Ex-nurse ranted about ‘hanging doctors and nurses’ in Trafalgar Square speech – here’s how Twitter responded

Ex-nurse ranted about ‘hanging doctors and nurses’ in Trafalgar Square speech – here’s how Twitter responded

We’re used to anti-vaxxers spouting some pretty stomach-churning bile, but one London protester has taken her rants to a whole other level.

A woman, understood to be proud conspiracy theorist Kate Shemirani, stood on the steps of Trafalgar Square on Saturday to address a mass gathering of demonstrators marching against Covid restrictions and vaccines.

Shemirani is an ex-health worker who was struck off the nursing register last month for denying the existence of coronavirus and discouraging people from getting jabbed.

In her furious speech – recordings of which have been widely shared on social media – the mother-of-four turned against members of her former profession, comparing NHS staff to those in Nazi Germany who were hung for their crimes.

She told the clamouring throng: "Ask those that are giving [the Covid vaccine], has there been any deaths?

"Ask them what is in it. Ask them, get their names, you email them to me... with a group of lawyers we are collating all that.

"At the Nuremberg trials, the doctors and nurses stood trial and they hung."

Then, as people in the crowd whistled and cheered, she added: "If you are a doctor or a nurse, now is the time to get off that bus, get off and stand with us, the people."

Her unconscionable message was met with a fierce backlash online as Twitter users flocked to condemn the comments and voice their support for all NHS staff.

The hashtag “#gotyourbackNHS” was one of the platform’s top trends over the weekend and on Monday morning after ICU doctor Dr Samantha Batt-Rawden tweeted:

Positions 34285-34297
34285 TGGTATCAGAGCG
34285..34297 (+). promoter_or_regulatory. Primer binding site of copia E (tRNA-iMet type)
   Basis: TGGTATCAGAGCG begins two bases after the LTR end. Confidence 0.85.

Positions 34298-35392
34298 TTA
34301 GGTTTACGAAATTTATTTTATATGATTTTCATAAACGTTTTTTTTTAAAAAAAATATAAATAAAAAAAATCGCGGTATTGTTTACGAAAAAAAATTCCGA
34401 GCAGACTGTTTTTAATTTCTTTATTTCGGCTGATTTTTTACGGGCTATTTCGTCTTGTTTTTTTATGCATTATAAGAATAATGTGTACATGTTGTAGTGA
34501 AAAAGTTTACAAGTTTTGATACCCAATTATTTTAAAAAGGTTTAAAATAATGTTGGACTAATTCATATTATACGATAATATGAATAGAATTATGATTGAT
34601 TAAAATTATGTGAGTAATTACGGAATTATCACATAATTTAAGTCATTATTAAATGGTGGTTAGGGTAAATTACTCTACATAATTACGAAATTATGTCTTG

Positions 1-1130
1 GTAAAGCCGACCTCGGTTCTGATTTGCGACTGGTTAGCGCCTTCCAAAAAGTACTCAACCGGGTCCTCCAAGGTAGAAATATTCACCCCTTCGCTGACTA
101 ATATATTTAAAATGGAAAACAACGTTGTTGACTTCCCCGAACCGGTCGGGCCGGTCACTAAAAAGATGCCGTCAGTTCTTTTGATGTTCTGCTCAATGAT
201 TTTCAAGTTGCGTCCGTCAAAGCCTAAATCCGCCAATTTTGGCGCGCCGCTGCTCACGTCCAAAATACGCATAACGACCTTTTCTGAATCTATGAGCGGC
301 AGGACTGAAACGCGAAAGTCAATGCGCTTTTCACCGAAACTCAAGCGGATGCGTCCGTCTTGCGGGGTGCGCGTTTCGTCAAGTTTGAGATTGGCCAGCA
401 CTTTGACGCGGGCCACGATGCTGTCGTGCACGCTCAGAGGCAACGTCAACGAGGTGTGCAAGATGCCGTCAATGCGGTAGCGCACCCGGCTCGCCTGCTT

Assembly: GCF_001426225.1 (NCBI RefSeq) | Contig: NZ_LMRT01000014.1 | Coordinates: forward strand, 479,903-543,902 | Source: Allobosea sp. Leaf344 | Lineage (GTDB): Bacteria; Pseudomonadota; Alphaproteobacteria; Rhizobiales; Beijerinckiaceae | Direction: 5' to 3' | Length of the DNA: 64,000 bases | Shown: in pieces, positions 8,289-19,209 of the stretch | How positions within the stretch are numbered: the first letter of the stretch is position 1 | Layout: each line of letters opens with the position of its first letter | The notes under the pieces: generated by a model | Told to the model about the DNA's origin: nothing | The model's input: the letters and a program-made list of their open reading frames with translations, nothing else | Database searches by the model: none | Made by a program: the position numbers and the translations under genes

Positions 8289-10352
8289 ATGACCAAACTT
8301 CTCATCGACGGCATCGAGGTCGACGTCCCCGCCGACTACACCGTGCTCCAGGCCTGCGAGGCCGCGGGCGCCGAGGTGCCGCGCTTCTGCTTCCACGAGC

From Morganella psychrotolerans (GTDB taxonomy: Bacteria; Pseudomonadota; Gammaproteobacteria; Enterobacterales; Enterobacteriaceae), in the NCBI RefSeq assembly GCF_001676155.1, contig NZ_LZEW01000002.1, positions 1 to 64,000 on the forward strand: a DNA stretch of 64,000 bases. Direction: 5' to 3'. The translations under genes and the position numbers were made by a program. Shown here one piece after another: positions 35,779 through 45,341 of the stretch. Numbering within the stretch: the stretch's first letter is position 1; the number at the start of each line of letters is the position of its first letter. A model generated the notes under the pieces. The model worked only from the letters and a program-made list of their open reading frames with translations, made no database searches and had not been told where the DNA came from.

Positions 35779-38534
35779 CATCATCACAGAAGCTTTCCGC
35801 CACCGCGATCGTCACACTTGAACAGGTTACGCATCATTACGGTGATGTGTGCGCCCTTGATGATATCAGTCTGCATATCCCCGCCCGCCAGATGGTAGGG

Here’s how other supporters, including the city’s mayor Sadiq Khan, responded:

After the mayor said he had raised the matter directly with the Metropolitan Police, the force said in a statement that it was “aware of a video circulating on social media” and that officers were “carrying out inquiries to establish whether any offences have been committed” but “no arrests have been made."

Thousands of protesters gathered in central London on Saturday for a so-called “Worldwide rally for freedom" – five days after most lockdown rules were lifted in England.

Conspiracy theorists David Icke, Gillian McKeith and Piers Corbyn were among the speakers at the demonstration in Trafalgar Square.

The event also attracted far-right commentator Katie Hopkins, who was deported from Australia earlier this week after boasting about her plans to flout quarantine rules.

At the end of the rally, protesters marched from Trafalgar Square along Whitehall to Parliament Square.

Police said one demonstrator was arrested outside Downing Street after throwing a bottle at officers.

Commander Catherine Roper tweeted: “Violence will not be tolerated. We encourage the remaining crowd to continue their demonstration peacefully.”

Similar demonstrations were held in Belfast, Birmingham, Manchester, and Dublin where hundreds of protesters chanted “shame on you” at police officers.

The organisers of the “World Wide Rally for Freedom” claimed that protests would take place in more than 180 cities across the world.

They said they were protesting against continued coronavirus restrictions, mask rules, compulsory vaccinations and vaccine passports.

“Authoritarian coronavirus restrictions have damaged our lives more than any virus has,” the group announced in a statement.

“And even if the effects of the virus were more damaging, the restrictions to our freedoms would still have been unjust and unlawful.”

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